Like many community foundations, CFWC already had about $8 million in endowed assets designated to award traditional scholarships to high school graduates.  “We appreciate the financial support afforded by our traditional scholarship endowments. They are very helpful to many students,” Ms. Grant said. “But the Foundation has long recognized the limitations of traditional financial aid, which is awarded at the end of the education pipeline to students who have successfully navigated grades K-12. Traditional scholarships, however, have a limited ability to shape identity or incentivize learning in younger ages.  They are simply too far into the future to incent younger students to success, such as encouraging a fourth grader to turn in all of their reading assignments. Further and sadly, another limitation of our traditional scholarships is that they have a limited ability to broadly serve children from low-income families, despite the best intentions of our donors. Far too often these children are not in the applicant pool for traditional scholarships, having concluded at a young age that education and specifically post-secondary education is not for them.”

CFWC Early-Award Scholarship Program seeks to integrate the “asset effect” of CSAs to shape college-bound identities and the power of incentives to encourage learning that lead to school success. The earlier that a student is able to establish stronger academic habits as well as personal and careers goals, the better able the student is to develop a college-going mindset. Alternatively, the CFWC hypothesizes that by the time a student reaches 12th grade, it may be too late to develop a college-going identity. By offering scholarship awards early, CFWC believes they are deepening and broadening their scholarship support.

The Early-Award Scholarship Program is being evaluated by Dr. William Elliott, Director of the Center for Assets, Education, and Inclusion at the University of Michigan. Preliminary findings suggest that the Early-Award Scholarship Program has a positive association with children’s state assessment scores in math and reading proficiency, after accounting for the potential of selection bias. Not only do children in the Early-Award Scholarship Program score higher than children who do not have a CSA, they also score higher than children with a CSA but no Early-Award Scholarship account. Further, with respect to building assets and stimulating savings, the combining of scholarships and college savings account programs has resulted in families with CSAs and Early Award Scholarship Funds to save more frequently and to save more on average than children with only a CSA.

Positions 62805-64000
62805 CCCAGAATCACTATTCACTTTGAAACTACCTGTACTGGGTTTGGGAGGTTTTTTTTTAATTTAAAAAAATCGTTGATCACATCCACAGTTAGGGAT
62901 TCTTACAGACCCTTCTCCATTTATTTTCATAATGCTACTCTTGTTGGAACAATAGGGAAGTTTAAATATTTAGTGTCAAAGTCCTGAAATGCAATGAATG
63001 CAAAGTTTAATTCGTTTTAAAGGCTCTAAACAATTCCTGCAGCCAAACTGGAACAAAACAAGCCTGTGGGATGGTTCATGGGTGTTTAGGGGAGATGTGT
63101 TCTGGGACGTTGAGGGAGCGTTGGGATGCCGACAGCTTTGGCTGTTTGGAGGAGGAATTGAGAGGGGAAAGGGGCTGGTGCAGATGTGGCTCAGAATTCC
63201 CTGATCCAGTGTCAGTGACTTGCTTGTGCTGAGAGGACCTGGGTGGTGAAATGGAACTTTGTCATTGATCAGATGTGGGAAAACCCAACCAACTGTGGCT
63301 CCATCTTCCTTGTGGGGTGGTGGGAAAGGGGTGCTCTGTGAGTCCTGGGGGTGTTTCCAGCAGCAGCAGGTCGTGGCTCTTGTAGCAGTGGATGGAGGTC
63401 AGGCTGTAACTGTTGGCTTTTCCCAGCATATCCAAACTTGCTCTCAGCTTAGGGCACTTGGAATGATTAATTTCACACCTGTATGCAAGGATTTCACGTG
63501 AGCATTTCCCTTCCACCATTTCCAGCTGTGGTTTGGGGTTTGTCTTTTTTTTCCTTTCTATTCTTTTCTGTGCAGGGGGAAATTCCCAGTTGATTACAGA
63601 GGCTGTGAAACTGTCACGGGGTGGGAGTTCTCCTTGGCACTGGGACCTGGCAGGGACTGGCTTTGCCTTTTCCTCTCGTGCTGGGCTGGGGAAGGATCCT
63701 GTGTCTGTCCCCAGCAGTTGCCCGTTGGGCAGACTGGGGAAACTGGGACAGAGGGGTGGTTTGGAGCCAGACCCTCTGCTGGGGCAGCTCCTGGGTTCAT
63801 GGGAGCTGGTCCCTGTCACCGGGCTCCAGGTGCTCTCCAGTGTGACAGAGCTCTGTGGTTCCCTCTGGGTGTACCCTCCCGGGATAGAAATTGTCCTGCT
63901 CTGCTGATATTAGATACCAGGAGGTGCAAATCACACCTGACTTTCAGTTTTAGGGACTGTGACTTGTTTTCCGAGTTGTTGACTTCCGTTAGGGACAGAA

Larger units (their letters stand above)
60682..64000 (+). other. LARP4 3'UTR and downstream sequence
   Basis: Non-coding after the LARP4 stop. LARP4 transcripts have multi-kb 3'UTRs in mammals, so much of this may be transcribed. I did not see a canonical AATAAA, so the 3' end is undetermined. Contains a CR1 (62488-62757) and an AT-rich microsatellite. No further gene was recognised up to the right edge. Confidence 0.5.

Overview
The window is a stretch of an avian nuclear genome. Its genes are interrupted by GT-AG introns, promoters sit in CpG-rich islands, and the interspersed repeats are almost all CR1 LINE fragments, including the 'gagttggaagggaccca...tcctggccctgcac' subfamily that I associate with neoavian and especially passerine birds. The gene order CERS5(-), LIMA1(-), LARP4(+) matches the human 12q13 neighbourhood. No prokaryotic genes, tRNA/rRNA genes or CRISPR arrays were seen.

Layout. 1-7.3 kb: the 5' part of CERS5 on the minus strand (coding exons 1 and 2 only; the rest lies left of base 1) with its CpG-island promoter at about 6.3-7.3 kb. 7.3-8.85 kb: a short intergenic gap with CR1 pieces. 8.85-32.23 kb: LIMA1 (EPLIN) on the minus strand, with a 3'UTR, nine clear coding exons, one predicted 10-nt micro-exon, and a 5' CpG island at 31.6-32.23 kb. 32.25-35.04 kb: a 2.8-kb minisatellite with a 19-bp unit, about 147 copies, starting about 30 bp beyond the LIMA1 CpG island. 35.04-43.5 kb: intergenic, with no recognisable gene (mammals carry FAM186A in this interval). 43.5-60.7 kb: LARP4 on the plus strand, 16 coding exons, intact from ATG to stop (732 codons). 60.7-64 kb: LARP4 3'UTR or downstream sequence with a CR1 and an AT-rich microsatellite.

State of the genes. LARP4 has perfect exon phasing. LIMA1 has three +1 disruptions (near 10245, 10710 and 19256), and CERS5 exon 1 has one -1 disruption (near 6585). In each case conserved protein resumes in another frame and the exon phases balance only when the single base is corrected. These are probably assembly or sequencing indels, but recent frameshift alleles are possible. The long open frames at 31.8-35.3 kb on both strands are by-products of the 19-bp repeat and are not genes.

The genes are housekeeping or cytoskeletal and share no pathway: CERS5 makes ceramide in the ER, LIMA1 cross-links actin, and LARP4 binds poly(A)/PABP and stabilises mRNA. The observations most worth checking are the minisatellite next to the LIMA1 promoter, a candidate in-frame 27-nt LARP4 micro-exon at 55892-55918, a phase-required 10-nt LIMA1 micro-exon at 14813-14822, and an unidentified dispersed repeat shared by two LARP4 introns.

More studies are underway, which, in addition to analyzing the effect of the Early Award Scholarship Program on family savings and academic outcomes, will examine the impact on parental expectations and children’s health and identity.

For More Information

To learn more about the community foundation’s work, watch this webinar led by Community Foundation of Wabash County Executive Director Patty Grant, where she shared the “nuts and bolts” of this program, its incentives structure and partnerships, and insight on how NCAN members can start this work on their own. Want to talk further about early-award scholarships and community foundations engaged in this work? Please contact Patty at or by phone at 260-982-4824.

(Photo by Michael Longmire on Unsplash)